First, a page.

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    Why Trying Too Hard Can Backfire On You

    enJune 03, 2024

    Podcast Summary

    • Letting go, effortlessnessIn some situations, trying too hard and forcing outcomes can hinder success. Relaxation and natural approach can lead to better outcomes in romantic situations and potentially other areas of life.

      While practice, grit, and determination are important for success, there are certain areas in life where letting go and effortlessness can lead to better outcomes. This paradox was explored in a recent episode of Hidden Brain, where they discussed research on the counterintuitive benefits of relaxation and non-attachment. For instance, in romantic situations, trying too hard to impress someone can backfire and make things worse. Instead, a more natural and relaxed approach can lead to better connections. This concept was illustrated through personal stories shared by the guest, Edward Slingerland, who recounted his own experiences of trying too hard to meet women and the unexpected success he had when he let go and approached social situations with a calm and genuine curiosity. So, the next time you find yourself stuck in a challenging situation, consider the power of letting go and embracing effortlessness.

    • Letting go, not tryingRelaxing and not trying can lead to success in various aspects of life, including social interactions and skill development. Understanding the balance between conscious effort and relaxation can enhance overall well-being.

      Sometimes, the best way to achieve something or connect with others is by letting go of conscious effort and trying not to try. This was evident in the speaker's experience with striking up a conversation with a woman at a Wim Wenders movie screening and learning to play tennis. In both cases, they found success when they relaxed and stopped thinking too much. This concept was further explored in the game "Mind Ball," where the only way to win is to not try to win. This tension between conscious effort and relaxation is a common theme in psychology, with the human mind operating in both system 1 (automatic, unconscious processes) and system 2 (conscious, effortful thought). By understanding these systems and how they work together, we can learn to harness the power of spontaneity and improve our overall well-being.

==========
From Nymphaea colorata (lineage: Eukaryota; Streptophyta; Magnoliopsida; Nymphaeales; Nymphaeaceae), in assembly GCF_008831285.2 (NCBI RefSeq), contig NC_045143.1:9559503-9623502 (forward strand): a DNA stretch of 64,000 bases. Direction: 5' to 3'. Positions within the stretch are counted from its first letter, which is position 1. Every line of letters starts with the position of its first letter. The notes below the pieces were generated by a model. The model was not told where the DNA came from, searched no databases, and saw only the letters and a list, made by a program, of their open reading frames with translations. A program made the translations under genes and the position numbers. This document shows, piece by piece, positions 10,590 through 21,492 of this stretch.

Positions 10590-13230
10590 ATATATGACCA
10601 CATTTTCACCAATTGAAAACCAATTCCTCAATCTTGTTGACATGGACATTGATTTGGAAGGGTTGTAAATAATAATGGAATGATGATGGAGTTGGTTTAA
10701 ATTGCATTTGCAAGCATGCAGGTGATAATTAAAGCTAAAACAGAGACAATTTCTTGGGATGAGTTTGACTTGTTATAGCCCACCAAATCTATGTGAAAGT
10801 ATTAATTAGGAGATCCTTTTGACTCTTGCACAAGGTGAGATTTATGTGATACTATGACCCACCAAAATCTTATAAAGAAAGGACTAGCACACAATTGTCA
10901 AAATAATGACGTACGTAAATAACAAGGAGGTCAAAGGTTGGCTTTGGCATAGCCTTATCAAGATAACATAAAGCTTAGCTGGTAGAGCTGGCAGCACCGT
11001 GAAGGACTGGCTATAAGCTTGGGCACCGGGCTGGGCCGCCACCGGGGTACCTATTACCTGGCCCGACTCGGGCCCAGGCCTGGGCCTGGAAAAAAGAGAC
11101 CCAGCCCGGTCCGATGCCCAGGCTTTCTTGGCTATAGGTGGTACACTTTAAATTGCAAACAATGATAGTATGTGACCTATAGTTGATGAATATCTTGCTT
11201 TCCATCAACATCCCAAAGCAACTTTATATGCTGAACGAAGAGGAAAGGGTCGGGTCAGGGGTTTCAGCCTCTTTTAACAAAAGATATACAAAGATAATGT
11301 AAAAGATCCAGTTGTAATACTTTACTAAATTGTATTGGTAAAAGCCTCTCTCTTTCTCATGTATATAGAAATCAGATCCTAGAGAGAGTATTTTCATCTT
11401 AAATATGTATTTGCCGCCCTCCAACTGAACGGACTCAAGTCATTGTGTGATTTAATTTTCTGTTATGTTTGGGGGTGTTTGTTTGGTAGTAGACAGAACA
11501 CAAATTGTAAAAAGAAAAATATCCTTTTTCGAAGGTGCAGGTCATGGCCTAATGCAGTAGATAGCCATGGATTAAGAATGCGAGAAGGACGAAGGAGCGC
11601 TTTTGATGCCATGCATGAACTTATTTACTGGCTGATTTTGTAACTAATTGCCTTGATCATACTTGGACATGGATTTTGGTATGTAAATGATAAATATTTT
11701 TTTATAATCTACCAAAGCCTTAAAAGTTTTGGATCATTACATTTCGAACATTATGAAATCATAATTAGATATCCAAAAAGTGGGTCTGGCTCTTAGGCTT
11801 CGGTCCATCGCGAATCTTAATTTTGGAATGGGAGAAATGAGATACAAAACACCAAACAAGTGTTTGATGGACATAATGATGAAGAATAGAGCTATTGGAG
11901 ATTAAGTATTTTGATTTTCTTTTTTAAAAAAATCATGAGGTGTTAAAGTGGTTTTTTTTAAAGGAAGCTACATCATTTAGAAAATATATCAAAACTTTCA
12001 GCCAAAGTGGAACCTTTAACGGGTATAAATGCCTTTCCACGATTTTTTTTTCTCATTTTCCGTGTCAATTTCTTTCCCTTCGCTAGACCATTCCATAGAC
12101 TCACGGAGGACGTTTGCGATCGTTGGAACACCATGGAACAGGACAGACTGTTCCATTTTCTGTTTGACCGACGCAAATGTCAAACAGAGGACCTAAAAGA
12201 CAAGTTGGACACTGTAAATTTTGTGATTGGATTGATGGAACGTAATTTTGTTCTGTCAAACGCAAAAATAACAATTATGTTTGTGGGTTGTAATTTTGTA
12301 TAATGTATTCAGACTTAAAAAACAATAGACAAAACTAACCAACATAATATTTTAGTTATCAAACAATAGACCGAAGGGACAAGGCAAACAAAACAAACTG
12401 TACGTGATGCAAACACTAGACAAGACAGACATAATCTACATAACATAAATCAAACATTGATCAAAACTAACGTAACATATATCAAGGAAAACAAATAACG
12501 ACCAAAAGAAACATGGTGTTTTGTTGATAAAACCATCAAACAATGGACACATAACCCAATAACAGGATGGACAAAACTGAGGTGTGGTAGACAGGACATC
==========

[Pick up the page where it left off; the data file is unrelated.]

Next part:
• Hot cognition vs deliberate thinkingHot cognition, or intuitive thinking, is essential for optimal performance in certain situations, but deliberate thinking is necessary in others. Finding the balance between the two is crucial.

      While deliberate, analytical thinking is important, relying too heavily on it can hinder performance in certain situations. Hot cognition, or intuitive, automatic thinking, plays a crucial role in areas like music, sports, and improv, where complete relaxation and letting go of conscious control are necessary for optimal performance. However, in situations where the outcome matters greatly, such as job interviews or first dates, trying too hard can be counterproductive. The challenge lies in finding the balance between caring enough to put effort into these situations while also letting go and allowing natural responses to guide us.

    • Paradox of TryingTrying too hard to achieve a goal can hinder success and make us appear untrustworthy or unappealing. Instead, let go of control and allow the goal to come to us.

      Trying too hard to achieve a goal, especially in domains where spontaneity is key, can actually hinder success. This concept, explored in modern psychology, is known as the paradox of trying. For instance, in politics, overly controlled or effortful behavior can make leaders appear untrustworthy or unappealing. The late psychologist Daniel Wegner studied this phenomenon, showing that trying to think or act in a certain way can actually activate the very concept we're trying to suppress. This paradoxical relationship between effort and the goal can be seen in various aspects of life, from golf putting to emotional goals like happiness. Instead of trying to directly attack these goals, we need to let them come to us, allowing for a more authentic and effective approach.